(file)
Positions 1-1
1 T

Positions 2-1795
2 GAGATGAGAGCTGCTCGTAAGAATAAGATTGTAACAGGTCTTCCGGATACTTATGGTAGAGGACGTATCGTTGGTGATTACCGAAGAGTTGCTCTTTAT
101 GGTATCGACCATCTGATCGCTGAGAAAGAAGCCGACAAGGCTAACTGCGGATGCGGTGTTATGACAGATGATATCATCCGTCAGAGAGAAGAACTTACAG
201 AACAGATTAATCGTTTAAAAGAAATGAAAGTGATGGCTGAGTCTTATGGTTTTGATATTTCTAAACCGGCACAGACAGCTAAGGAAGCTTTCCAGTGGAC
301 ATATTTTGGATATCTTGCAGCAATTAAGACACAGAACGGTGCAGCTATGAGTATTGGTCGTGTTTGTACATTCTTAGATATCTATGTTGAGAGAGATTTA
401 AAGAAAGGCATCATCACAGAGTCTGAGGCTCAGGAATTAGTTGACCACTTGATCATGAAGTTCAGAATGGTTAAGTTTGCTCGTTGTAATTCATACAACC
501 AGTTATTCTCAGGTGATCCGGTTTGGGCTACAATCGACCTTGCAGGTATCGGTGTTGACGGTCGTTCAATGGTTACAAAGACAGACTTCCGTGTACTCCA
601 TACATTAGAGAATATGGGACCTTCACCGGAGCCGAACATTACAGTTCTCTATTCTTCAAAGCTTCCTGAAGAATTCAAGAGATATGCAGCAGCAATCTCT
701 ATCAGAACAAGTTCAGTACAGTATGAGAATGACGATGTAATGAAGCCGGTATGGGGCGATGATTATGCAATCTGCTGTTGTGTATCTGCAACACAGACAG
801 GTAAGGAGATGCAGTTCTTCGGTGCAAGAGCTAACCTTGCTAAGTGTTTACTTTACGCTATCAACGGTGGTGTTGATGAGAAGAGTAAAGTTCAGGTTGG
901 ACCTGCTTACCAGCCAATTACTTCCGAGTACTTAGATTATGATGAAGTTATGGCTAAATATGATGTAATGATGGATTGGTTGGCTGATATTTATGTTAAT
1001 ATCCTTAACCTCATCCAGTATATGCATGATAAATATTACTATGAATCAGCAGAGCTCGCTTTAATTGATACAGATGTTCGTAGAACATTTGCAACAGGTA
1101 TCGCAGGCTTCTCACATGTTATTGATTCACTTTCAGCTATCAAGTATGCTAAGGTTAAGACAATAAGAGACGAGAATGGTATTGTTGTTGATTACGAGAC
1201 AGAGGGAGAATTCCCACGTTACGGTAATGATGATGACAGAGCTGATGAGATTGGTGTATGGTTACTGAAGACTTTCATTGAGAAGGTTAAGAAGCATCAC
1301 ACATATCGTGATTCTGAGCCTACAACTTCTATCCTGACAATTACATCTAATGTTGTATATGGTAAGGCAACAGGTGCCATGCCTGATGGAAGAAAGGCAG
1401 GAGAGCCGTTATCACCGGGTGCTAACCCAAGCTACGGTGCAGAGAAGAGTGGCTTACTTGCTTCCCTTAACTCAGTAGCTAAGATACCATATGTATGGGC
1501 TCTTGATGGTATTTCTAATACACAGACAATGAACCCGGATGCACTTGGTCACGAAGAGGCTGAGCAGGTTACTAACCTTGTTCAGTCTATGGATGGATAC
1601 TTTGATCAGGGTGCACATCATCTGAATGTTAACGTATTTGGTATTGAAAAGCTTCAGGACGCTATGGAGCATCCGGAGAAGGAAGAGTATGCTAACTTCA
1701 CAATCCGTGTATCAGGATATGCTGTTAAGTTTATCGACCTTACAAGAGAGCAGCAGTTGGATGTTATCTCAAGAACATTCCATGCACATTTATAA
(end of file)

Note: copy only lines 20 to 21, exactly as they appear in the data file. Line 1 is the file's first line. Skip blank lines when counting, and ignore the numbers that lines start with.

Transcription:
1601 TTTGATCAGGGTGCACATCATCTGAATGTTAACGTATTTGGTATTGAAAAGCTTCAGGACGCTATGGAGCATCCGGAGAAGGAAGAGTATGCTAACTTCA
1701 CAATCCGTGTATCAGGATATGCTGTTAAGTTTATCGACCTTACAAGAGAGCAGCAGTTGGATGTTATCTCAAGAACATTCCATGCACATTTATAA